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Make it cheaper and easier to park in town

On January 27, parking charges will come into effect on three car parks in Brighouse town centre that up until now have been free to use. These extra charges that were agreed as part of Calderdale Council’s ‘Parking Income Generation Study’ will take effect on the Mill Lane, Church Lane and Bank Street car parks.

The vast majority of the traders in Brighouse town centre have been united in their opposition to these extra charges ever since they were proposed by the then Labour/Liberal council administration in 2012. Indeed, businesses in Brighouse organised a petition against the charges, signed by over 2,000 people, which I was delighted to present to the council on their behalf. Since then, I have spoken to hundreds of local people about the charges. As well as concerns raised in relation to the possible effects that this policy will have upon the vibrancy of our town centre, there have also been many other concerns raised, not least by those patients who frequently visit the surgeries on Church Lane and will now have to pay to park.

Last month, the RAC released figures for every single local authority in the country which showed that councils in England generated a combined ‘profit’ of £594m from their parking operations last year. Here in Calderdale in 2012/13, the council received £4,485,000 through parking charges, which meant a surplus or ‘profit’ of £1,157,000 – a figure which is likely to increase this year with the advent of a raft of extra charges. The Government has made it quite clear that it expects councils to make it cheaper and easier for motorists to park in town centres; unfortunately, this is a recommendation that our Labour-run council seem happy to ignore.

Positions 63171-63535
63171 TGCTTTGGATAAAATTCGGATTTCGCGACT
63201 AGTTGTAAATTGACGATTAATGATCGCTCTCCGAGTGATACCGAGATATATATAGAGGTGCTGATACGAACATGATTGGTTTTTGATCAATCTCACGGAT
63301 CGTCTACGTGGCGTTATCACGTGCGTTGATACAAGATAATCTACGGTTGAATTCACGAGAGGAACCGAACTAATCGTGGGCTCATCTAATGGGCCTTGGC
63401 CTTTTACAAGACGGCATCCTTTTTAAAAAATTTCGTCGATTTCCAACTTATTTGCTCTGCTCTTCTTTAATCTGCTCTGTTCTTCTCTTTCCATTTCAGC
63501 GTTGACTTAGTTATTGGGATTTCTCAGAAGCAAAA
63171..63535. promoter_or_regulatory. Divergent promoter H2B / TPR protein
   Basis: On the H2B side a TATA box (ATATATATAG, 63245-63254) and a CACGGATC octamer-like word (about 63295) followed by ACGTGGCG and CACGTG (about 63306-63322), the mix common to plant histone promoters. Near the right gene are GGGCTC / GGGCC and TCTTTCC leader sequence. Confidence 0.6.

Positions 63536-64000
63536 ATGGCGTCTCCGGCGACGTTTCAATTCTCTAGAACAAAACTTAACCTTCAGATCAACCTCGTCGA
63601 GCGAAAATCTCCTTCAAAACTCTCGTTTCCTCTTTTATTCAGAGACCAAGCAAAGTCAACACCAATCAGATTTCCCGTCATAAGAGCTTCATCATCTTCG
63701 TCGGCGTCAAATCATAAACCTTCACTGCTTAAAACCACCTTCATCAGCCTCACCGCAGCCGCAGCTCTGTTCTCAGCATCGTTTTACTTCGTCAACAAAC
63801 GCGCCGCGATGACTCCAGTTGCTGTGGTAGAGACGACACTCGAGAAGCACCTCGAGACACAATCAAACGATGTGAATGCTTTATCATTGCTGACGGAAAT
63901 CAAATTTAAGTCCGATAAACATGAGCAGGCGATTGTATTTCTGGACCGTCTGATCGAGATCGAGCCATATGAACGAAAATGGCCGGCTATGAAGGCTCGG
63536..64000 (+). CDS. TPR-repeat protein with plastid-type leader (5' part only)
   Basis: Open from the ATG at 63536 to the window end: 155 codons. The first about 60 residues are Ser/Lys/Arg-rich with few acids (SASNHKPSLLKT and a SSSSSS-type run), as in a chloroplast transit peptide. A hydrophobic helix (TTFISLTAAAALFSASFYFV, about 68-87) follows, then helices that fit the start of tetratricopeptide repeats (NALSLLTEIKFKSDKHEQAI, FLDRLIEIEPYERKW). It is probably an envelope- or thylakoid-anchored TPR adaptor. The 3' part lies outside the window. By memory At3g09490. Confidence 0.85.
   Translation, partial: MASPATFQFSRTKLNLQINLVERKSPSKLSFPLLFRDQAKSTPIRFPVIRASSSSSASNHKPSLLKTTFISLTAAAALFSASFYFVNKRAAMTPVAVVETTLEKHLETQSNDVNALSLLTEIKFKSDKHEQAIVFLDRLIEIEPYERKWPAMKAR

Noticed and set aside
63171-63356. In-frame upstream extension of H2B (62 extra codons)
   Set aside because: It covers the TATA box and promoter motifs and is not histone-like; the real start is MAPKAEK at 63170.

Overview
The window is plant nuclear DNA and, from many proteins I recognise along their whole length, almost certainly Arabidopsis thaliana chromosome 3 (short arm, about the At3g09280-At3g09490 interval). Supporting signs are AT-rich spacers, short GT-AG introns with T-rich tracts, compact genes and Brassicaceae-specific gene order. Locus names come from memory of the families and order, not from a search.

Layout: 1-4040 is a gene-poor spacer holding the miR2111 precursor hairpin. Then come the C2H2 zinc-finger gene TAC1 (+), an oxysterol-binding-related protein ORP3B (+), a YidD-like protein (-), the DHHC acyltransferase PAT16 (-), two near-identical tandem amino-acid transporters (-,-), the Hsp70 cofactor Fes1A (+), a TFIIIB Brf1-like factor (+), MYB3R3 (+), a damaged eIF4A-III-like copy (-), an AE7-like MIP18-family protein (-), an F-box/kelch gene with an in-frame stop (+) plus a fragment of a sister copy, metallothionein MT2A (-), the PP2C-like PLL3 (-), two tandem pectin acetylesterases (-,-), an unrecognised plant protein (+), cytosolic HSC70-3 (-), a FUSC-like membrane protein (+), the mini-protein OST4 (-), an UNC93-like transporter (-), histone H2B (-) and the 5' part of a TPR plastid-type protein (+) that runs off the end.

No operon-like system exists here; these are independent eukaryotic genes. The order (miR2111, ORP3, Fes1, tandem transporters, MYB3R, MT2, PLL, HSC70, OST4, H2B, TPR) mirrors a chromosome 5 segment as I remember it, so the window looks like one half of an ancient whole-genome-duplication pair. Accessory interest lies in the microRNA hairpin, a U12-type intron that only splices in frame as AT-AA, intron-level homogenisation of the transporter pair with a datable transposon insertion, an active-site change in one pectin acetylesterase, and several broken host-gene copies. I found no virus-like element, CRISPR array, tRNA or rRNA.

Local Conservatives have consistently opposed extra parking charges in Calderdale and will continue to oppose measures that will undermine the success of our town centre here in Brighouse.

Coun Scott Benton
(Cons, Brighouse)

Anthony John Rutherford

Finkil St

Large problem requires a daring solution

Do you think the cost of living crisis is real? Have you noticed prices going up week after week? Have your wages been frozen or even cut? Are you working less hours than you would like or having to work longer for no extra pay?
Even if you feel OK do you worry that children will grow up into a world where they are less well off than their parents? Do you look back and see that you had opportunities because things worked differently when you were young?

Food prices are up almost 20 per cent since 2010, gas up 29 per cent, electricity up 39 per cent, water bills up 20 per cent, bus fares 22 per cent and trains up 27 per cent. Private rents have gone up by over £1000 on average. Housing benefit, most often for those in work on low wages not just those out of work makes up the second largest part of our welfare bill after the state pension. That just isn’t right.

At the same time pay has fallen due to inflation and higher VAT as well as other taxes. We should be in no doubt that the global financial crisis was the product of huge irresponsibility in the banking sector, as governments around the world failed to regulate as they should have done. Ed Miliband this week pointed out what is obvious to almost everyone …the banking system has been “an incredibly poor servant of the real economy.”